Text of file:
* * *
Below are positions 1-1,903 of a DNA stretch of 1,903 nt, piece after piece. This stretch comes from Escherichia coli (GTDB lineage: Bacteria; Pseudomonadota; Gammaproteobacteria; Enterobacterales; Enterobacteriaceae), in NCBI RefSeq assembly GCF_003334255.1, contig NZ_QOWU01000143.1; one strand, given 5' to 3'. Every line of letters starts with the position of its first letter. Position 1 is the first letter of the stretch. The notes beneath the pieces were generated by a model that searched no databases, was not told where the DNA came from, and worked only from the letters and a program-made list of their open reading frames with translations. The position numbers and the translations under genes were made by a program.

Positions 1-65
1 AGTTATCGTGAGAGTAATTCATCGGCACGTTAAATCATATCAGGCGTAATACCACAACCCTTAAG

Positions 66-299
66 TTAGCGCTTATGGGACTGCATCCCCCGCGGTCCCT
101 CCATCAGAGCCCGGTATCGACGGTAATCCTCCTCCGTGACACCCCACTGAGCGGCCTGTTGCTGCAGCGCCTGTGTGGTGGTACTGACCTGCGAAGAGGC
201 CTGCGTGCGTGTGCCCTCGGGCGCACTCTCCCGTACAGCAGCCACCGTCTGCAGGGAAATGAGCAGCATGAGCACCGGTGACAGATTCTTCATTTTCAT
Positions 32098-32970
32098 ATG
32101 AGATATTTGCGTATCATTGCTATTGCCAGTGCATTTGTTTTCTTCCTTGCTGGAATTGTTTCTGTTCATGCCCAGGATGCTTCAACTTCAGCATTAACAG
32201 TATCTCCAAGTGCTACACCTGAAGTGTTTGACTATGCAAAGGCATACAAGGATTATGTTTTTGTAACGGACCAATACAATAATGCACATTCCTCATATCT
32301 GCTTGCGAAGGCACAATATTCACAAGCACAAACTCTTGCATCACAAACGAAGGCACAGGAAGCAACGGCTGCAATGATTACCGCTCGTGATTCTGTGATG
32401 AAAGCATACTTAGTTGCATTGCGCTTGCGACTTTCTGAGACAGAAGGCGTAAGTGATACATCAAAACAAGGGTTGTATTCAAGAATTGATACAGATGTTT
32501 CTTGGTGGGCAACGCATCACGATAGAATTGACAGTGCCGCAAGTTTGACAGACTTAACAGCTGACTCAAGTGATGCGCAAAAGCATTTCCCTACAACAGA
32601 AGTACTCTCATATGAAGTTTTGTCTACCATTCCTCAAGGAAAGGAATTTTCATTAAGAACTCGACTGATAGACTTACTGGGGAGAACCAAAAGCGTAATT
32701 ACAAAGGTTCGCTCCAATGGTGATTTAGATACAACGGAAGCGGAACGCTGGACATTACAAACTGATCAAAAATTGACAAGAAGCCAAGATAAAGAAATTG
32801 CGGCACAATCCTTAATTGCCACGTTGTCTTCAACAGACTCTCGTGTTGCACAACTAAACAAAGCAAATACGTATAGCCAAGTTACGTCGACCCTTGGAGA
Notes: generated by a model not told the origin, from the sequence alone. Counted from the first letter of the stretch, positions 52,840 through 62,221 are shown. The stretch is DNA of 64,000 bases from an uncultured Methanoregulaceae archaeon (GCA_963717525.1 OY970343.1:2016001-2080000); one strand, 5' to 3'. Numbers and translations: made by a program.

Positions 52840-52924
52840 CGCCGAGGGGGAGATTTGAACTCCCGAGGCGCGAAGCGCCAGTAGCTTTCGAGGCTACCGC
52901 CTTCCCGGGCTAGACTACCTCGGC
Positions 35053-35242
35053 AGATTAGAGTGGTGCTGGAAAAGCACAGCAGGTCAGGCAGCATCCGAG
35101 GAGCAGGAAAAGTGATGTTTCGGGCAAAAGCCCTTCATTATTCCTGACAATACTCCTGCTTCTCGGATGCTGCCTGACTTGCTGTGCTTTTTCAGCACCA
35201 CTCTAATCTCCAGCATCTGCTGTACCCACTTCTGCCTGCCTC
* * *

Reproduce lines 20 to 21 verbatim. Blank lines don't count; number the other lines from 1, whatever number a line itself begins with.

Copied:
52840 CGCCGAGGGGGAGATTTGAACTCCCGAGGCGCGAAGCGCCAGTAGCTTTCGAGGCTACCGC
52901 CTTCCCGGGCTAGACTACCTCGGC